MacManus said: ``The Nice Treaty will entirely change the economic, political and military face of Europe by moving us closer to an EU super state.

``It is time for the government to come clean on the role of the EU in Irish affairs and hold a referendum on the Treaty of Nice and the issue of Irish neutrality.''

ESB blackouts

Power cuts could be coming to the 26 Counties. The ESB has warned that the electricity network will have to operate without a safe margin of reserve capacity by the end of the year. The reason behind the potential blackouts is the failure to build new power stations over the last few years of rapid economic growth.

Now the ESB believes that a £500 million investment is needed, but EU demands for `liberalisation', privatisation to you and me, mean that no new power stations will be completed until 2003.

It seems that privatisation plans have begun to damage the state's electricity infrastructure even before it has been sold off.

Central Bank

Charlie McCreevy and Mary Harney, the coalition's dynamic duo, announced a new central bank and financial services authority this week. Harney described it as a ``radical and innovative'' structure. It is designed to protect consumers' interests.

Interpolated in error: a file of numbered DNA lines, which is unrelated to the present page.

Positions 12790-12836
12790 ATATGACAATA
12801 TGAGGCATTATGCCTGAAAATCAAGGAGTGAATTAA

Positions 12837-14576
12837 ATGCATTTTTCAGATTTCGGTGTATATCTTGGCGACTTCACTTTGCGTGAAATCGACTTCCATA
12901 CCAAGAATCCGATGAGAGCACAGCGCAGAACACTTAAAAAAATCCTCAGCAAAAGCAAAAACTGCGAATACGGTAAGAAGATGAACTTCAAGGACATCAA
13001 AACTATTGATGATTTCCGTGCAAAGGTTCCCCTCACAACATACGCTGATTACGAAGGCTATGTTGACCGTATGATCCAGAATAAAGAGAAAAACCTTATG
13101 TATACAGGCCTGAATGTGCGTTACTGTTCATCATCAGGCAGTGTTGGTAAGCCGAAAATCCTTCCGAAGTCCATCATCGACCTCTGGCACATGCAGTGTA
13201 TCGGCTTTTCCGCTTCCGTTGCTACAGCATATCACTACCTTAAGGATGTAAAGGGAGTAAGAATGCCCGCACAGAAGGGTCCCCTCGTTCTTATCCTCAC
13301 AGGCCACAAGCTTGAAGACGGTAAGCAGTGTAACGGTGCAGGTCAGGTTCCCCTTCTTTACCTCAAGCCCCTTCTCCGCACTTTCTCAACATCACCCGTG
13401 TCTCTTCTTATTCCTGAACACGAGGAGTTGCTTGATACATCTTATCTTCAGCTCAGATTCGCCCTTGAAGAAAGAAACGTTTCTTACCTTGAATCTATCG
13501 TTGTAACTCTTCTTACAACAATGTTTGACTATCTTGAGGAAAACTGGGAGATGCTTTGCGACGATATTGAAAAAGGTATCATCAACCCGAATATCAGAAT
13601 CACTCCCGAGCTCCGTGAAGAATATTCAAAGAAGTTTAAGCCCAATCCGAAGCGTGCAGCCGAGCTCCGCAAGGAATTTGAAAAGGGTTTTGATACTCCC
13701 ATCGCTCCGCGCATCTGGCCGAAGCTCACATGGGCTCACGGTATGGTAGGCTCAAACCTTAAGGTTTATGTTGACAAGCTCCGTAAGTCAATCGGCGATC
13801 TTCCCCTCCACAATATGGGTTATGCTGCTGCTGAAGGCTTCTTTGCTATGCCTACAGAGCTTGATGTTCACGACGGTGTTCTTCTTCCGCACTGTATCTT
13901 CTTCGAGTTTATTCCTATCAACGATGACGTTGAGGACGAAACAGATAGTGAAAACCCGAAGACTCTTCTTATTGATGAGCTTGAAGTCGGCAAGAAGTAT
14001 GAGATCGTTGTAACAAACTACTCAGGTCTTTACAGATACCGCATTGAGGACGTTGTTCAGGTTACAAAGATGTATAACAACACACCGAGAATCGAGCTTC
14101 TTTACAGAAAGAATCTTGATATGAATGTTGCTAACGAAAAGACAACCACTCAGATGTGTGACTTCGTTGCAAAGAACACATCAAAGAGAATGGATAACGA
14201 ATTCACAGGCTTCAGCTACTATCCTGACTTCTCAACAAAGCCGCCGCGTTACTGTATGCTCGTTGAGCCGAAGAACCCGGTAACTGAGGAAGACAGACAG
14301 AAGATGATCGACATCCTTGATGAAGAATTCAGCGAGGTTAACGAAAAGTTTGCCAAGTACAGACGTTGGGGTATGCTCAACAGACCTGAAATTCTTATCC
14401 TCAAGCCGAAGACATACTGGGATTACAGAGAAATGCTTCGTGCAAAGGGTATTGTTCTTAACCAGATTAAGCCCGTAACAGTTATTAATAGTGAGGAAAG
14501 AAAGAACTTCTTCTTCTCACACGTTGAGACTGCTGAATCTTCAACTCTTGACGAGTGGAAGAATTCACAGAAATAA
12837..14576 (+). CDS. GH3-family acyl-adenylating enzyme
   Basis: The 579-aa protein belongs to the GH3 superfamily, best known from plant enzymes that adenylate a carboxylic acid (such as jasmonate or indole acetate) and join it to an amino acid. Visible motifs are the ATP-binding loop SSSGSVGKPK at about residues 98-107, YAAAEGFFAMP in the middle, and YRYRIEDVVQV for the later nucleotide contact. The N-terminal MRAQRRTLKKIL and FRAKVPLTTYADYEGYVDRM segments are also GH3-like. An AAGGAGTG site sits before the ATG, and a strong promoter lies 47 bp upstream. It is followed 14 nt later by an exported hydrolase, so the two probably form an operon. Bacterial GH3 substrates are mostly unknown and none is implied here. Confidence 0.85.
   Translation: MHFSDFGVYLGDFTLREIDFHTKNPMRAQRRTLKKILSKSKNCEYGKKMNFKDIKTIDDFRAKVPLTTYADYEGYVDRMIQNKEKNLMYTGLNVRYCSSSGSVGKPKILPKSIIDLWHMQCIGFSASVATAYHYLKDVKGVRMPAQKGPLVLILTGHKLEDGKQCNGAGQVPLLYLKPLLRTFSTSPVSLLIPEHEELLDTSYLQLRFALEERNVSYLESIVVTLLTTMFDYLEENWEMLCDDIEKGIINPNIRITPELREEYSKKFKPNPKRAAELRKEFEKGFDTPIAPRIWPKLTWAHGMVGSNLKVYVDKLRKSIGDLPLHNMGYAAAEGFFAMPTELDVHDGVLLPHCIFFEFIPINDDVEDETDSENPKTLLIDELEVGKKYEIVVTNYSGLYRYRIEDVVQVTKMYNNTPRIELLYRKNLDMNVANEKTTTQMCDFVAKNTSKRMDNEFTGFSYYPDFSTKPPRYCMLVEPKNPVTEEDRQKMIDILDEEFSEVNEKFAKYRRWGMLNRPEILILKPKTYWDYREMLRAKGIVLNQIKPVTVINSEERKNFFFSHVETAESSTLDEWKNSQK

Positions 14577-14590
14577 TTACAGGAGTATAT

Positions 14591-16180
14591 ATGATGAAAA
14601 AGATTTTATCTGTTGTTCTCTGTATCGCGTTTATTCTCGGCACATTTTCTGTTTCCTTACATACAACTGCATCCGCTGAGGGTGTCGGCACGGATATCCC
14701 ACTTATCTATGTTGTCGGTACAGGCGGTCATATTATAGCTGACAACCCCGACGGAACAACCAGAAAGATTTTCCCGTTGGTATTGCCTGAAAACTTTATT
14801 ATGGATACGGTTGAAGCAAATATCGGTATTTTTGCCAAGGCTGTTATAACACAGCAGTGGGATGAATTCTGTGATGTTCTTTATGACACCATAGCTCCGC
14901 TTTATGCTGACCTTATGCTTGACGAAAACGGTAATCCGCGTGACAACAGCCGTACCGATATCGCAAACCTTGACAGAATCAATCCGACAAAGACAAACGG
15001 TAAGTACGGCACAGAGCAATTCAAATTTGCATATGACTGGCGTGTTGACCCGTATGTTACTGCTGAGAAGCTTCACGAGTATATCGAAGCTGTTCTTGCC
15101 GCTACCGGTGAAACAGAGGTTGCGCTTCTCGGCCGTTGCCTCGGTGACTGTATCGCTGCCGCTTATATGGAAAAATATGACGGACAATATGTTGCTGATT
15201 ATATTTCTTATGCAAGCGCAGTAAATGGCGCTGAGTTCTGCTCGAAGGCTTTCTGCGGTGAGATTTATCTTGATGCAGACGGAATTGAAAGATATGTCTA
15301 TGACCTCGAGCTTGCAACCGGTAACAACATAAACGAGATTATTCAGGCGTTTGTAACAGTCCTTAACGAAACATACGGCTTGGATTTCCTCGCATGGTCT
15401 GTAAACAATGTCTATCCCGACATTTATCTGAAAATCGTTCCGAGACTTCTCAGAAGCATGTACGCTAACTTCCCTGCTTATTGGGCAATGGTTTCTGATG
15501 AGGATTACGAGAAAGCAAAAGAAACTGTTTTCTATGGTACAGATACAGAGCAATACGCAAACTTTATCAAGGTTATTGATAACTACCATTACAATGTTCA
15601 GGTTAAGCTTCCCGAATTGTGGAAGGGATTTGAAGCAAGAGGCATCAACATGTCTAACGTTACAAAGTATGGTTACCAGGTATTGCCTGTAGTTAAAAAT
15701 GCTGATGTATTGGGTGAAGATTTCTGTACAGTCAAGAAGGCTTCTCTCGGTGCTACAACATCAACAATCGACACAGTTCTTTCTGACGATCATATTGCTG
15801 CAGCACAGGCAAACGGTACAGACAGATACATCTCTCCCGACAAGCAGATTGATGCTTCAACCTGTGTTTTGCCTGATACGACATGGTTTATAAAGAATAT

Maybe it hasn't occurred to our superheroes that the best way to protect consumer interests in the banking sector would be for the state to own and run a vibrant public sector bank where the people get the profits, but maybe that's too obvious a path for the free market crusaders.

Wage claims

Claims for higher wages are often dismissed on the basis that we have to protect our international competitiveness. This threat has been used regularly to deny Irish workers adequate wages.

How does it square though with a new Pay in Europe report that shows wages in the 26 Counties are now the 13th highest in Europe compared to 8th highest last year?

An Phoblacht
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Dublin 1